And fighting this war would be socially transformative. (Just as World War II sped up the push for racial and gender equality, a climate campaign should focus its first efforts on the frontline communities most poisoned by the fossil fuel era. It would help ease income inequality with higher employment, revive our hollowed-out rural states with wind farms, and transform our decaying suburbs with real investments in public transit.)
In the early years, we need to build 30 solar factories and 15 wind turbine factories per year to keep up.
In 1941, the world’s largest industrial plant under a single roof went up in six months near Ypsilanti, Michigan; Charles Lindbergh called it the “Grand Canyon of the mechanized world.” Within months, it was churning out a B-24 Liberator bomber every hour. Bombers! Huge, complicated planes, endlessly more intricate than solar panels or turbine blades—containing 1,225,000 parts, 313,237 rivets.
Nearby, in Warren, Michigan, the Army built a tank factory faster than they could build the power plant to run it—so they simply towed a steam locomotive into one end of the building to provide steam heat and electricity. That one factory produced more tanks than the Germans built in the entire course of the war.
The need to build new factories is also reduced by all the factories (somewhere around 50,000 of them) that are already built but were closed as the economy tanked and jobs were shipped overseas.
In another corner of Michigan, a radiator company landed a contract for more than 20 million steel helmets; not far away, a rubber factory retooled to produce millions of helmet liners. The company that used to supply fabrics for Ford’s seat cushions went into parachute production.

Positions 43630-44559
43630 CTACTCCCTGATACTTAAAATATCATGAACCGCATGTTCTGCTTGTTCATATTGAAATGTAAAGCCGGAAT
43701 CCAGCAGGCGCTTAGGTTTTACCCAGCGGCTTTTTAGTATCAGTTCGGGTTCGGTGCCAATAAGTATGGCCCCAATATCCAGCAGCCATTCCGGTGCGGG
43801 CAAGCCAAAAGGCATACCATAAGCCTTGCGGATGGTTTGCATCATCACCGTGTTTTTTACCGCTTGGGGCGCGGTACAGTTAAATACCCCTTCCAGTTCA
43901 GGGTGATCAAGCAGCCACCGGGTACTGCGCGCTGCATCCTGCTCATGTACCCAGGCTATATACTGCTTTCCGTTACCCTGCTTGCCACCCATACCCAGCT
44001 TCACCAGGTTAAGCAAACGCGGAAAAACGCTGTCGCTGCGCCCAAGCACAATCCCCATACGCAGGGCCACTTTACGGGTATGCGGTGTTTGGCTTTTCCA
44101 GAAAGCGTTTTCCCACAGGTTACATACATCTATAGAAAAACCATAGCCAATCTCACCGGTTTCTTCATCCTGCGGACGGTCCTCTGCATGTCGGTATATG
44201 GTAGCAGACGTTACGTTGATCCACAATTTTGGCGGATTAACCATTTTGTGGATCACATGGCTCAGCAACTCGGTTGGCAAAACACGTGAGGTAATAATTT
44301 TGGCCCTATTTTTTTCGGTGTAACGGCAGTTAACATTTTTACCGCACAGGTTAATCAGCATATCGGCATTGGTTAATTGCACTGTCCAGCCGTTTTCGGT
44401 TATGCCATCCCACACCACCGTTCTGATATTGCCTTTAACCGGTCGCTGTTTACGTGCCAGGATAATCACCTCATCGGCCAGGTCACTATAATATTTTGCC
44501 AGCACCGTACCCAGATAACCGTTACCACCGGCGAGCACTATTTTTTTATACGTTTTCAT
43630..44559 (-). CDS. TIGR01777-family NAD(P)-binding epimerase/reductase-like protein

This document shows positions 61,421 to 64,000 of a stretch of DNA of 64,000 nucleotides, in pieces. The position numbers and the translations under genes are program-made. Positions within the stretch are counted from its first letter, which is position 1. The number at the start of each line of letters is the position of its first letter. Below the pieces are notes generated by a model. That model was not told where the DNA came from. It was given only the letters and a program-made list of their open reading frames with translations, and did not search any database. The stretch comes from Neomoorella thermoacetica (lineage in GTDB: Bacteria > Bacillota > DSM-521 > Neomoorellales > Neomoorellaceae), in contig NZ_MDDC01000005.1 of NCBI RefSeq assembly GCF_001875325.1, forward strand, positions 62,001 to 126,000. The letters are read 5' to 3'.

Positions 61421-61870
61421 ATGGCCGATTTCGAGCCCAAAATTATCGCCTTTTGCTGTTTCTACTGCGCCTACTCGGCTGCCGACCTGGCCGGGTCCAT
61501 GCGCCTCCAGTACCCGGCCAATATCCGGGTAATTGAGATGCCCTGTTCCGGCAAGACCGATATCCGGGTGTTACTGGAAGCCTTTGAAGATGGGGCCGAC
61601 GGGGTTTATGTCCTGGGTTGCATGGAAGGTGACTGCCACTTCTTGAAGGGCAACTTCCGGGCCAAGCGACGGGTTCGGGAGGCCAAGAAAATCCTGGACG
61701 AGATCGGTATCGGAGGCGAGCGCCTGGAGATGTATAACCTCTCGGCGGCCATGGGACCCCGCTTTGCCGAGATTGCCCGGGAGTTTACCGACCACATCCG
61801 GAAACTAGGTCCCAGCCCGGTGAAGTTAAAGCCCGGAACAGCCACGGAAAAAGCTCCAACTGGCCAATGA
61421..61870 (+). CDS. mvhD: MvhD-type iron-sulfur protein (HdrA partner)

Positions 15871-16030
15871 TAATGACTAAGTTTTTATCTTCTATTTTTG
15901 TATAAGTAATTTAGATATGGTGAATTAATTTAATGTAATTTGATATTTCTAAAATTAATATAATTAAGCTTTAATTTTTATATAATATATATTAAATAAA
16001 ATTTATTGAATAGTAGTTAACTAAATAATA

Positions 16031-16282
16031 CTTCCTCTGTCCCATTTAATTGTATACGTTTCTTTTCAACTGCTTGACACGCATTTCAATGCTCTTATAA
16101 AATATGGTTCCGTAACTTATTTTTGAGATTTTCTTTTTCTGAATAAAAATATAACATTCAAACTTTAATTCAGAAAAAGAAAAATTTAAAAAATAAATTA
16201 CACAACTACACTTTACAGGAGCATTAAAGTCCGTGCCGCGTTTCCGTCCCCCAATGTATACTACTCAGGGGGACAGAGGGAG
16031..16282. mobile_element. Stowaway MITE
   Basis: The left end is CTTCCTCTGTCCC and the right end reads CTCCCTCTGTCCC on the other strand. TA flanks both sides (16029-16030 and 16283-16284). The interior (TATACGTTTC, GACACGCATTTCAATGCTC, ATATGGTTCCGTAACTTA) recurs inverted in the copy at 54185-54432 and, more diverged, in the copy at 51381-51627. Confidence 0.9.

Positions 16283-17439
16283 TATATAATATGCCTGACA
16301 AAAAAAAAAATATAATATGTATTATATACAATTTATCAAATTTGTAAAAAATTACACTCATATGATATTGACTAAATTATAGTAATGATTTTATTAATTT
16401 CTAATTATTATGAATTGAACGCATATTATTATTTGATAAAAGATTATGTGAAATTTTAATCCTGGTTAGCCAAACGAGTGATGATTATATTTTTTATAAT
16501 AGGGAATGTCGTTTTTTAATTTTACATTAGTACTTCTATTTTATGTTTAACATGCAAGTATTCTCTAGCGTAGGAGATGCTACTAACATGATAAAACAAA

… Pontiac made anti-aircraft guns; Oldsmobile churned out cannons; Studebaker built engines for Flying Fortresses; Nash-Kelvinator produced propellers for British de Havillands; Hudson Motors fabricated wings for Helldivers and P-38 fighters; Buick manufactured tank destroyers; Fisher Body built thousands of M4 Sherman tanks; Cadillac turned out more than 10,000 light tanks.
So it’s not impossible. It just requires motivation and urgency.
In World War II, that urgency came from Pearl Harbor. What will it take in this war? How much of California must burn before a majority of people admit it isn’t just bad luck? How many times must Louisiana drown? Or do we have to wait till New York and London are underwater after the ice sheets collapse? The spiral of increasing destruction will continue if we don’t act with war-like resolve.
Are businesses going to do it for us? No.
According to the conventional view of World War II, American business made all this happen simply because it rolled up its sleeves and went to war. As is so often the case, however, the conventional view is mostly wrong.
… In reality, many of America’s captains of industry didn’t want much to do with the war until they were dragooned into it. Henry Ford, who built and managed that Ypsilanti bomber plant, was an America Firster who urged his countrymen to stay out of the war; the Chamber of Commerce (now a leading opponent of climate action) fought to block FDR’s Lend-Lease program to help the imperiled British. “American businessmen oppose American involvement in any foreign war,” the Chamber’s president explained to Congress.
That isn’t to say that corporations are all against action. More non-fossil business leaders are finally admitting that planet-wide destruction is kind of bad for business. Corporate membership in carbon-fighting coalitions like “We Mean Business” have surged in recent years. Citizen troops have also come together with 400,000 marching in New York in 2014 and there’s little doubt the Paris agreement was bolstered by hundreds of citizen rallies around the globe. But we are far, far from winning this war, and we need to keep pushing and pushing.
Fossil corporations have been fighting this war for decades, but they’re on the wrong side: